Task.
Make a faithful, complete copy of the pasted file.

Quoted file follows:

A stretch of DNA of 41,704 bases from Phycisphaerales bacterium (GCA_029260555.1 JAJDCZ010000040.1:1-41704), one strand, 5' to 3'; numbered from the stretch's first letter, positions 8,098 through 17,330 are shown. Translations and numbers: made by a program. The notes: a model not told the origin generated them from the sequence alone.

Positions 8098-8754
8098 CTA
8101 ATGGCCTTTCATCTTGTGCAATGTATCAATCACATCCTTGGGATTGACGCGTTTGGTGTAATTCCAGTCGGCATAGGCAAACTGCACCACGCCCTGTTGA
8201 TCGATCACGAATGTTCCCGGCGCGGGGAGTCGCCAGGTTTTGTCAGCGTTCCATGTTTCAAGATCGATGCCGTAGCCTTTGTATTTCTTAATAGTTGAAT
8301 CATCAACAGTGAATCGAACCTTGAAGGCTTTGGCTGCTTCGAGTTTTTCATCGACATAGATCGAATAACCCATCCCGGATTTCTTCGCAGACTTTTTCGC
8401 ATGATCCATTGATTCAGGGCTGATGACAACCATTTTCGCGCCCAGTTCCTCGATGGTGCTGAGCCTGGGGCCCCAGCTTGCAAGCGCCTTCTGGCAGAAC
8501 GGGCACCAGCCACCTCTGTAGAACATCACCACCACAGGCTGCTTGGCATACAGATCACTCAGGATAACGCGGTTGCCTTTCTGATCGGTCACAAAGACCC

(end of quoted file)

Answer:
A stretch of DNA of 41,704 bases from Phycisphaerales bacterium (GCA_029260555.1 JAJDCZ010000040.1:1-41704), one strand, 5' to 3'; numbered from the stretch's first letter, positions 8,098 through 17,330 are shown. Translations and numbers: made by a program. The notes: a model not told the origin generated them from the sequence alone.

Positions 8098-8754
8098 CTA
8101 ATGGCCTTTCATCTTGTGCAATGTATCAATCACATCCTTGGGATTGACGCGTTTGGTGTAATTCCAGTCGGCATAGGCAAACTGCACCACGCCCTGTTGA
8201 TCGATCACGAATGTTCCCGGCGCGGGGAGTCGCCAGGTTTTGTCAGCGTTCCATGTTTCAAGATCGATGCCGTAGCCTTTGTATTTCTTAATAGTTGAAT
8301 CATCAACAGTGAATCGAACCTTGAAGGCTTTGGCTGCTTCGAGTTTTTCATCGACATAGATCGAATAACCCATCCCGGATTTCTTCGCAGACTTTTTCGC
8401 ATGATCCATTGATTCAGGGCTGATGACAACCATTTTCGCGCCCAGTTCCTCGATGGTGCTGAGCCTGGGGCCCCAGCTTGCAAGCGCCTTCTGGCAGAAC
8501 GGGCACCAGCCACCTCTGTAGAACATCACCACCACAGGCTGCTTGGCATACAGATCACTCAGGATAACGCGGTTGCCTTTCTGATCGGTCACAAAGACCC